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Mitochondrial sequences are an important source of data in animal phylogenetics, equivalent in importance to plastid sequences in plants. However, in recent years plant systematists have begun exploring the mitochondrial genome as a source of phylogenetically useful characters. The plant mitochondrial genome is renowned for its variability in size, structure, and gene organization, but this need not be of concern for the application of sequence data in phylogenetics. However, the incorporation of reverse transcribed mitochondrial genes ("processed paralogs") and the recurring transfer of genes from the mitochondrion to the nucleus are evolutionary events that must be taken into account. RNA editing of mitochondrial genes is sometimes considered a problem in phylogenetic reconstruction, but we regard it only as a mechanism that may increase variability at edited sites and change the codon position bias accordingly. Additionally, edited sites may prove a valuable tool in identifying processed paralogs. An overview of genes and sequences used in phylogenetic studies of angiosperms is presented. In the monocots, a large amount of mitochondrial sequence data is being collected together with sequence data from plastid and nuclear genes, thus offering an opportunity to compare data from different genomic compartments. The mitochondrial and plastid data are incongruent when organelle gene trees are reconstructed. Possible reasons for the observed incongruence involve sampling of paralogous sequences and highly divergent substitution rates, potentially leading to longbranch attraction. The above problems are addressed in Acorales, Alismatales, Poales, Liliaceae, the "Anthericum clade" (in Agavaceae), and in some achlorophyllous taxa.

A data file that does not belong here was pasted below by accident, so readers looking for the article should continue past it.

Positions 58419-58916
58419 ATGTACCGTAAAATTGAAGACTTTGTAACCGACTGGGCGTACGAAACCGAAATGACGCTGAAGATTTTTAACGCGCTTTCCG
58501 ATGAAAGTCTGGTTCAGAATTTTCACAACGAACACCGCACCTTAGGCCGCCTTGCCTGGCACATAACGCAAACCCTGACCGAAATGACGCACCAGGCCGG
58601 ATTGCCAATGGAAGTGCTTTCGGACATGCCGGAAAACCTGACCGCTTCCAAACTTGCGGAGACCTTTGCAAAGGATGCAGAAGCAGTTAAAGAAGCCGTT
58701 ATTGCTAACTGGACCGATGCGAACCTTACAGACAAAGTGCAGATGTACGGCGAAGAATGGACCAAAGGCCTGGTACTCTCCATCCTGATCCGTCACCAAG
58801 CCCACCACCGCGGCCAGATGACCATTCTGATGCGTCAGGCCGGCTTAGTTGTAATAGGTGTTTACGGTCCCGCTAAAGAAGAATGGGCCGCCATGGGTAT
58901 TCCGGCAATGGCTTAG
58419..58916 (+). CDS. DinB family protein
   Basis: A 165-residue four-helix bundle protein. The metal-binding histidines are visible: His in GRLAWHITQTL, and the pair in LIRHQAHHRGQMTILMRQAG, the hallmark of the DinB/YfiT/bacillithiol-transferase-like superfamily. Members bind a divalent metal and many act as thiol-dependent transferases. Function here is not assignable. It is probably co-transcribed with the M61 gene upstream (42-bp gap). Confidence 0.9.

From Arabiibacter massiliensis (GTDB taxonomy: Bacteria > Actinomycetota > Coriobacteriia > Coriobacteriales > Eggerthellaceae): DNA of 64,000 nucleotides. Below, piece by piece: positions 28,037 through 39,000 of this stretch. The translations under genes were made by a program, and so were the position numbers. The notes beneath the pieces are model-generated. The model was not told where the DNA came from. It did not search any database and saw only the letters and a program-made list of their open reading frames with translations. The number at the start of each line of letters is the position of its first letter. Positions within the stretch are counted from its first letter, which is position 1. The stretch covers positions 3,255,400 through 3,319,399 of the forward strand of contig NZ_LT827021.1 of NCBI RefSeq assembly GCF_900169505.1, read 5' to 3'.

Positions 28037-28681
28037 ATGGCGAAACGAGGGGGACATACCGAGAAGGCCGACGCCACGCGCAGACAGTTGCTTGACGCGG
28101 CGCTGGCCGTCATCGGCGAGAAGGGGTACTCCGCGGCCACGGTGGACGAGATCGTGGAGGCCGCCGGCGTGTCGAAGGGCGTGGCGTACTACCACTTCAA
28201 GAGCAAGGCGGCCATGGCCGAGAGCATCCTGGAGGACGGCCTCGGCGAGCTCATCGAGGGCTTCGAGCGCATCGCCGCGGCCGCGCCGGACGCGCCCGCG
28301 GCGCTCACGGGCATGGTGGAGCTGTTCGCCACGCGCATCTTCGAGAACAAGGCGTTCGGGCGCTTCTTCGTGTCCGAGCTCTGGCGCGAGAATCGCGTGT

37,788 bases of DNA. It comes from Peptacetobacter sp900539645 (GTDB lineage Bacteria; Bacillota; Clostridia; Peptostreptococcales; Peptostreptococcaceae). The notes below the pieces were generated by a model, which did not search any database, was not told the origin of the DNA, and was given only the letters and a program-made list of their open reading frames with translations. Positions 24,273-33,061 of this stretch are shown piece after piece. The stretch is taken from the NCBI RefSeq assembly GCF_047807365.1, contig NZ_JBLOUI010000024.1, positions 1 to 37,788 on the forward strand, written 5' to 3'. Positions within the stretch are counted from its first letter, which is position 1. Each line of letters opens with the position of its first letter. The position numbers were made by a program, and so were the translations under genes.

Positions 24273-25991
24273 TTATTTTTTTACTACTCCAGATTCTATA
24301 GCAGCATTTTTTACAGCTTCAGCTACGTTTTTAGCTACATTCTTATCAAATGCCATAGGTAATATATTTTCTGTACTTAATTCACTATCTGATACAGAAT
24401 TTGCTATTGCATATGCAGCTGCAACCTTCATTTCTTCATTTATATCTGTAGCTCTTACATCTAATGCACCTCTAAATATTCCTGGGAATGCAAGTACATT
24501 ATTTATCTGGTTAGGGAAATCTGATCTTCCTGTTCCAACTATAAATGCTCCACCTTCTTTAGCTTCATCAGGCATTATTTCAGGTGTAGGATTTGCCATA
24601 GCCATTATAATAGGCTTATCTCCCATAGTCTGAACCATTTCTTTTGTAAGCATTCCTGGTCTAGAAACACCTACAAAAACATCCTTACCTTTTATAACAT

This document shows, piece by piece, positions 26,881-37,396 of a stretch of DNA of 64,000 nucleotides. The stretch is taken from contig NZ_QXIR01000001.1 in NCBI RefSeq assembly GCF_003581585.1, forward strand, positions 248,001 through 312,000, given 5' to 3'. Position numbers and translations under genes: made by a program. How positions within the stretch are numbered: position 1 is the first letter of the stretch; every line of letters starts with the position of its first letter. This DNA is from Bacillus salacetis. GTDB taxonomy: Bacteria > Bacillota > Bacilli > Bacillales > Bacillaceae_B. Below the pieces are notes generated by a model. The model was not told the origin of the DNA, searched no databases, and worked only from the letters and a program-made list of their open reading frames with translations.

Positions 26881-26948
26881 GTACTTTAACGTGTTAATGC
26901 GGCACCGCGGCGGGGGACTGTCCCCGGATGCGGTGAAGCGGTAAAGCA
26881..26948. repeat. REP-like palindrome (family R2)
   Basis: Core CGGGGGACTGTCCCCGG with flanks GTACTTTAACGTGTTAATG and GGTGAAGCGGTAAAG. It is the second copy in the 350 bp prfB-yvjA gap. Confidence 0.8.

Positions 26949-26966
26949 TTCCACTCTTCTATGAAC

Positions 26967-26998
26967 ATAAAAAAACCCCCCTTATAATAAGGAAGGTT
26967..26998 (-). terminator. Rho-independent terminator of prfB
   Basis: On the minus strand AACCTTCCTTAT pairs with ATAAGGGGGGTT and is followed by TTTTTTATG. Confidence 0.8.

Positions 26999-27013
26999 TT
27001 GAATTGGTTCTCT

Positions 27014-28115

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© 2006 Gitte Peterson, Ole Seberg, Jerrold I. Davis, Douglas H. Goldman, Dennis W. Stevenson, Lisa M. Campbell. Fabian A. Michelangeli, Chelsea D. Specht, Mark W. Chase, Michael F. Fay, J. Chris Pires, John V. Freudenstein, Christopher R. Hardy, Mark P. Simmons

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This work is licensed under a Creative Commons Attribution 4.0 License.

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